After six months, green tea has passed its time, with its antioxidants decreasing over 30 percent. Because it is oxygen sensitive, putting tea in airtight tins helps. Put that tin in the fridge, and it will help leaves stay fresh a lot longer. But your best bet is to buy what you would use in a few weeks time.
According to the Journal of Food Science, light and oxygen are the enemy for many of the nutrients we need, like the B-vitamin riboflavin that diminishes from grains and other dry goods by 80 percent in just 3 months. If you have a large stash, put these foods in a dark pantry.
Brown rice, which contains some oil, can be kept in the fridge to keep it from going rancid.
Spices lose their kick and their health benefits after nine months. Buying glass-jar spices rather than plastic helps because air is the enemy. Whole herbs last longer, as only the exterior portion of the spice is exposed to light and air.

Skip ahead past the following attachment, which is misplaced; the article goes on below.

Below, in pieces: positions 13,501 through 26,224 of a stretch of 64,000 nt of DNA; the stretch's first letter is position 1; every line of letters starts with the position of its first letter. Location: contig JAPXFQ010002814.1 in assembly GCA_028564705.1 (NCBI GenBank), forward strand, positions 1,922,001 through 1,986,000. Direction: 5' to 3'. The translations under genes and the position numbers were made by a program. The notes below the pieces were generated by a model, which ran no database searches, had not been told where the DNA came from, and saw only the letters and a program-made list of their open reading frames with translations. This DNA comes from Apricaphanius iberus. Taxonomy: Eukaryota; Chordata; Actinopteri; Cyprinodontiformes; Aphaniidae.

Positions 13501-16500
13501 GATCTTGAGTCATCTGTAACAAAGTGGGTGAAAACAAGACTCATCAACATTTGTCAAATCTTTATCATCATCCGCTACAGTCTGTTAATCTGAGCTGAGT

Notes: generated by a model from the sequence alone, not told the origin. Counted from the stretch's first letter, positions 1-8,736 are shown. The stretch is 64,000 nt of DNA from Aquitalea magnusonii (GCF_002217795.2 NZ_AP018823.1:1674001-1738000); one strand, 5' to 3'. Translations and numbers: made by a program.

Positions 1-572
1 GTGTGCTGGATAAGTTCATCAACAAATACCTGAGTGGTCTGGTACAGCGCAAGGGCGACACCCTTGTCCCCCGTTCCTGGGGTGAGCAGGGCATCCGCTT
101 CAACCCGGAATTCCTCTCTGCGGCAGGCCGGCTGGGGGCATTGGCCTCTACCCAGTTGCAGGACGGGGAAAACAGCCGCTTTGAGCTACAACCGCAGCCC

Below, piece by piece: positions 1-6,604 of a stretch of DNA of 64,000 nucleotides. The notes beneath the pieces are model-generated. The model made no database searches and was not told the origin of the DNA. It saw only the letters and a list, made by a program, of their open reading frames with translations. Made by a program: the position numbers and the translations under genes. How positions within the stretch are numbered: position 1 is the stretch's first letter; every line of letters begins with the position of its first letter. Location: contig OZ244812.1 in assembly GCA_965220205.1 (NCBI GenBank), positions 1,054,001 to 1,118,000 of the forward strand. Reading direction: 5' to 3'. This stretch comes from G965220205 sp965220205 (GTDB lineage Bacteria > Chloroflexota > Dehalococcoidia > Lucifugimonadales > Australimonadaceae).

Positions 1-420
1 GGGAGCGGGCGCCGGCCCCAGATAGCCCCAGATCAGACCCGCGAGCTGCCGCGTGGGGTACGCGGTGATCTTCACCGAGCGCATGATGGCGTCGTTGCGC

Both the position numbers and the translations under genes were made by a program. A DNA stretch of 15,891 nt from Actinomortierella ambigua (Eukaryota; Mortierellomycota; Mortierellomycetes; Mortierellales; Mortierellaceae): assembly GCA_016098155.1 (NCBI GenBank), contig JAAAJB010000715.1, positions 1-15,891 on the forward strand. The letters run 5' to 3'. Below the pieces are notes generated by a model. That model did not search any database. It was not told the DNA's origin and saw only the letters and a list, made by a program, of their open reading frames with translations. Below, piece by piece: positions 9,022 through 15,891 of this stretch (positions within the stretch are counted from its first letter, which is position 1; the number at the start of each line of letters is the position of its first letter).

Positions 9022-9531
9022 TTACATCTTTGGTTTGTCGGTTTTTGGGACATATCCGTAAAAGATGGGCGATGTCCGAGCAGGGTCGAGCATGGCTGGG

Olive oil contains antioxidants that diminish after 6 months. Oil lasts longer away from light, heat and oxygen, so don't let it sit on the stove or leave it uncapped. Buy only what you need, and store it in a cool, dark cabinet.
You'll also lose the benefit of berries in jam that offer an anti-inflammatory effect even in just a few months stored in a dark cabinet. Your better bet is to store jam in the fridge even unopened.
If you like tomato products and expect to get their antioxidant benefits, use them before 90 days time to keep the lycopene you may have heard about, as it will deteriorate over time even unopened.
While many of these foods are still edible, keep in mind they won't hurt you. It's just that if they've been there too long, you're not getting the vitamins, minerals and plant chemicals that you thought were on your plate.
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